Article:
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Paul Taylor Dance Company first performed at the American Dance Festival at Connecticut College in 1961. Six decades later, the company brings a diverse and daring ensemble of highly gifted dance artists. Paul Taylor, a world-renowned choreographer, studied dance at Julliard and danced with Martha Graham for seven seasons. In 1954, he started his own company and became a prolific dance maker, earning him the MacArthur Award, the Samuel H. Scripps ADF Award, and the Americans for the Arts Lifetime Achievement Award. Upon his retirement, Taylor tapped company dancer Michael Novak as artistic director. Under Novak’s leadership, the company of dancers represents a continuing powerful hold of modern dance.
The program began with Taylor’s Cloven Kingdom (1976), based on Dutch philosopher Spinoza’s thoughts that man is a social animal. Elegantly dressed in tuxedos and formal, long, flowing gowns, the choreography matches the Baroque era music by Arcangelo Corelli (1653-1713) and more contemporary music by Henry Cowell (1897-1965) and Malloy Miller (1918-1981). With paired voices of harpsichord and violins, Taylor’s choreography replicates subtle, formal movements setting the stage for a formal ball. The women began with gentle hip sways into signature Taylor piqué arabesques with twisted shoulders and chaînés turns with arms wrapped at the waist. The Baroque music built with matching choreographed sweeping waltzes with high, curved port de bras. The men entered the stage with a regal air. The couples united briefly and then executed counter movements, resting while each group danced. There were moments of stillness and explosive jumps woven throughout the performance.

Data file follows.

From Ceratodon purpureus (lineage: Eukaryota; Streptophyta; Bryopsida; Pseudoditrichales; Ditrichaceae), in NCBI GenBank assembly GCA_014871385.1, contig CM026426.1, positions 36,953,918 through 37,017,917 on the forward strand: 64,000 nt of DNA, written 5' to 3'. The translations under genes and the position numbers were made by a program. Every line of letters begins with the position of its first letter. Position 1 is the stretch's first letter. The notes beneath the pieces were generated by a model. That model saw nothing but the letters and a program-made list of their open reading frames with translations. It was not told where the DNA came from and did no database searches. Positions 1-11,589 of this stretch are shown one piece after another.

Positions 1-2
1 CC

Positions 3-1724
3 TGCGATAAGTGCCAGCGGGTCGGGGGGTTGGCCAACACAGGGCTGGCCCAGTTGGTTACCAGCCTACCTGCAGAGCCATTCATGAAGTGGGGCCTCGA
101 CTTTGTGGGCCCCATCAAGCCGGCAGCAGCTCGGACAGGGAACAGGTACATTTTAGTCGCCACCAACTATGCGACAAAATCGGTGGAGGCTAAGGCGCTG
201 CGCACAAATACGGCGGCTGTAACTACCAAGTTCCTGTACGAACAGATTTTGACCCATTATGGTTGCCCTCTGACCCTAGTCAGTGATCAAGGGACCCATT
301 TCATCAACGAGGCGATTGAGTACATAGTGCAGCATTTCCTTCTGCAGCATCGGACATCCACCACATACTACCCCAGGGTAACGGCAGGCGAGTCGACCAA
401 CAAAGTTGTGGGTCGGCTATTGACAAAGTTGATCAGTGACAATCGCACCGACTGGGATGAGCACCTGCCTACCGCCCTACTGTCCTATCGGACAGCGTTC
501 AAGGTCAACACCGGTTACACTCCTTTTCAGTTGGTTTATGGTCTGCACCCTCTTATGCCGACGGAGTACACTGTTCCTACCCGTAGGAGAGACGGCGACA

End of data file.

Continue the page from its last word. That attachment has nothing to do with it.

Taylor’s work lays the foundation for the dichotomy of formal and primitive society. The men’s section took a dramatic turn to match the deep bass drums and timpani. With strong foot stomping, the men enacted dance battles to show their animalistic ferocity with twirling front attitude turns, kneeling chaînés turns, and grand Sissonne jumps. Seated and drumming for each other, the men primitively scooted along the ground and united hands to stand. Playful leapfrogs showcased the dancers’ acrobatic skills. This section showcased the brutal strength of Taylor’s demanding choreographic style. The final section exemplified the cloven concept of the societal world split in two. Harmonious and dissonant music, dancers adorned with mirrored headpieces and masks, a serene masquerade waltz became a farcical display of social dance. Taylor’s classic, comedic, and playful choreography concludes with conga lines, high Rockette kicks, and revelry absurdity.